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    (Original post by Lunch_Box)
    Part e

    Am I missing something very obvious?





    I'm not sure why P(X=1) is not 1/6
    For a continuous random variable P(X=x) = 0 for all x.
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    (Original post by BabyMaths)
    For a continuous random variable P(X=x) = 0 for all x.
    But I thought we assumed it was a continuous uniform distribution?
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    (Original post by Lunch_Box)
    Part e

    Am I missing something very obvious?
    The fact that this is a continuous distribution so that P(X=x) = 0
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    (Original post by Lunch_Box)
    But I thought we assumed it was a continuous uniform distribution?
    No we didn't. It says it the question, "A continuous random variable X..."
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    ok thanks.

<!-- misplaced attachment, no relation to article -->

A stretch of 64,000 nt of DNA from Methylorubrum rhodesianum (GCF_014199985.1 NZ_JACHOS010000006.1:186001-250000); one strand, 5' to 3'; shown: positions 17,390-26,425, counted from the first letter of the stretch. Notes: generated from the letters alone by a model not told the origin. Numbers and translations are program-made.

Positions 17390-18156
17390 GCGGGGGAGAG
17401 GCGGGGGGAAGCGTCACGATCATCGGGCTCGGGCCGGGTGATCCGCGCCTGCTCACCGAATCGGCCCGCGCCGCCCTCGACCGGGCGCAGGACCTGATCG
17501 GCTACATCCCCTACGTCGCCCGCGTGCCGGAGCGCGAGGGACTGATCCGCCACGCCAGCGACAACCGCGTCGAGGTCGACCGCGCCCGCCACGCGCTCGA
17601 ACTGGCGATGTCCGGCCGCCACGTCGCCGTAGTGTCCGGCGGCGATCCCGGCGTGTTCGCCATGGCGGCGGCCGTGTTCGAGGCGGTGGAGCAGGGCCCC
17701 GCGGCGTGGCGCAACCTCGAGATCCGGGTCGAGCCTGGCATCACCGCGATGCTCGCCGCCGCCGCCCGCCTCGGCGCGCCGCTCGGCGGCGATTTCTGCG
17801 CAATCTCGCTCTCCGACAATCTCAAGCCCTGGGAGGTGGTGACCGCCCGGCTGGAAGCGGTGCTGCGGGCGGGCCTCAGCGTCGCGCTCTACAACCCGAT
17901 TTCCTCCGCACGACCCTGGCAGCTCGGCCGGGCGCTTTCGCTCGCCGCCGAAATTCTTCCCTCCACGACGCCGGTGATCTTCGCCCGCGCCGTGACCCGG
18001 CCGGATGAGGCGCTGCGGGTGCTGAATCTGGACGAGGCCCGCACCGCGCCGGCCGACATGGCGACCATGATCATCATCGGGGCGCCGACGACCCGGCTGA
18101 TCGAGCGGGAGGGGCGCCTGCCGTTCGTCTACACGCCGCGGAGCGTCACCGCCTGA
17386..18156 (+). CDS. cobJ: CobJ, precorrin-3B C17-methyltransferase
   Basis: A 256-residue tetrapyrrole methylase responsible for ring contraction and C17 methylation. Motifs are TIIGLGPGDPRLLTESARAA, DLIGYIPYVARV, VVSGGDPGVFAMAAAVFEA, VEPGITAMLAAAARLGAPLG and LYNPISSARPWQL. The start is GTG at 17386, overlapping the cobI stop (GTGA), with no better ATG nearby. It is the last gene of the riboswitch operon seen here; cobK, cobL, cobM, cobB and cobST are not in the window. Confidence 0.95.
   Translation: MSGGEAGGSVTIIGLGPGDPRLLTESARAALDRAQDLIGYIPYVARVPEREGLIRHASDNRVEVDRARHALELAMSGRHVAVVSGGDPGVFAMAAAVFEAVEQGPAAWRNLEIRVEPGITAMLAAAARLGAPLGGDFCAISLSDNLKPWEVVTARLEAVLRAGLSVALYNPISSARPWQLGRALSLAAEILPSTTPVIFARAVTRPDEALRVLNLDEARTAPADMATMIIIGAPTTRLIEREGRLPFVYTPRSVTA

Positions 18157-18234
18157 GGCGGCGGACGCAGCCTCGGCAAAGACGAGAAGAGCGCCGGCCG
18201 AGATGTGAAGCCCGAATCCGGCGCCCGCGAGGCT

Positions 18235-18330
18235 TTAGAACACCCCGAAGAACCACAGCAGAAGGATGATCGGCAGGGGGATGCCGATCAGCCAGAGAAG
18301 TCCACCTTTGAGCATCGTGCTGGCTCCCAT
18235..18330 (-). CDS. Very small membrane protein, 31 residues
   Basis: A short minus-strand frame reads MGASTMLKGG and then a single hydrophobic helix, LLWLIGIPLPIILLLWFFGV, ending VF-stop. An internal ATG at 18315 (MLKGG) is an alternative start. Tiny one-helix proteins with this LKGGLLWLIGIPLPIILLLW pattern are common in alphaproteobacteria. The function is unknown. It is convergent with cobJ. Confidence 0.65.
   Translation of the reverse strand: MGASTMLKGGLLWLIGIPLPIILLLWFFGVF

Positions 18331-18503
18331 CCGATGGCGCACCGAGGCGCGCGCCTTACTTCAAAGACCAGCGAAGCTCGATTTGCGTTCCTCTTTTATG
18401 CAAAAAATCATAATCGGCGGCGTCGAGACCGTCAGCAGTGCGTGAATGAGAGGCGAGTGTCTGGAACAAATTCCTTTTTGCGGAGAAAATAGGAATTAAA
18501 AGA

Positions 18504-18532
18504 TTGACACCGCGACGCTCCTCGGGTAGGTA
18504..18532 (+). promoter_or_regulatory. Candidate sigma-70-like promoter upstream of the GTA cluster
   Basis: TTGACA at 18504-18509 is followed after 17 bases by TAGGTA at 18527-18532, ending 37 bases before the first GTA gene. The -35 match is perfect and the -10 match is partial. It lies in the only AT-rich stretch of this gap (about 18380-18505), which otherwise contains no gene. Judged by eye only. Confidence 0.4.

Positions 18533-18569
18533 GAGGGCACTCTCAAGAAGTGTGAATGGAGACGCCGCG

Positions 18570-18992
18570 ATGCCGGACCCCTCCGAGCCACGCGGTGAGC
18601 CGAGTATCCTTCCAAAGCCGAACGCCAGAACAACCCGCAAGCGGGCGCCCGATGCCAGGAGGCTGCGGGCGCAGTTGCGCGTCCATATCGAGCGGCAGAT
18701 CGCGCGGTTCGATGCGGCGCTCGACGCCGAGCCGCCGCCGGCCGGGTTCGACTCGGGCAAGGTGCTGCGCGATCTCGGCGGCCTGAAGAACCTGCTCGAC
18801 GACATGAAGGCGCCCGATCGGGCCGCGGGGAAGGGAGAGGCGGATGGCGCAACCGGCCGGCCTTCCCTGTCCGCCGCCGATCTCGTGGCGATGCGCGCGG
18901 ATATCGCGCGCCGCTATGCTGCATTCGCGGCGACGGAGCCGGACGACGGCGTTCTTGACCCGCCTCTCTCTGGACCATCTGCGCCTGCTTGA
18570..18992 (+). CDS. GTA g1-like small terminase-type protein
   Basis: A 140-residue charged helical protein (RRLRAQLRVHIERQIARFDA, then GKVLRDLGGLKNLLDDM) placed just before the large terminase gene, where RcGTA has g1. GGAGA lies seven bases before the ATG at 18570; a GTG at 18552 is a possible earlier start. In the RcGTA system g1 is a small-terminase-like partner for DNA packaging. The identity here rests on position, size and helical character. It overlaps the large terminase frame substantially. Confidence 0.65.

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    (Original post by Lunch_Box)
    But I thought we assumed it was a continuous uniform distribution?
    Still continuous
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    (Original post by Lunch_Box)
    Part e

    Am I missing something very obvious?





    I'm not sure why P(X=1) is not 1/6
    The continuous distribution means that a fixed value has no probability. If you think about the normal distribution, you always do calculations on a range of values. The reason it doesn't work for one value, is because the line you extrapolate from can be infinitesimally thin so it doesn't have a single value.
 
 
 
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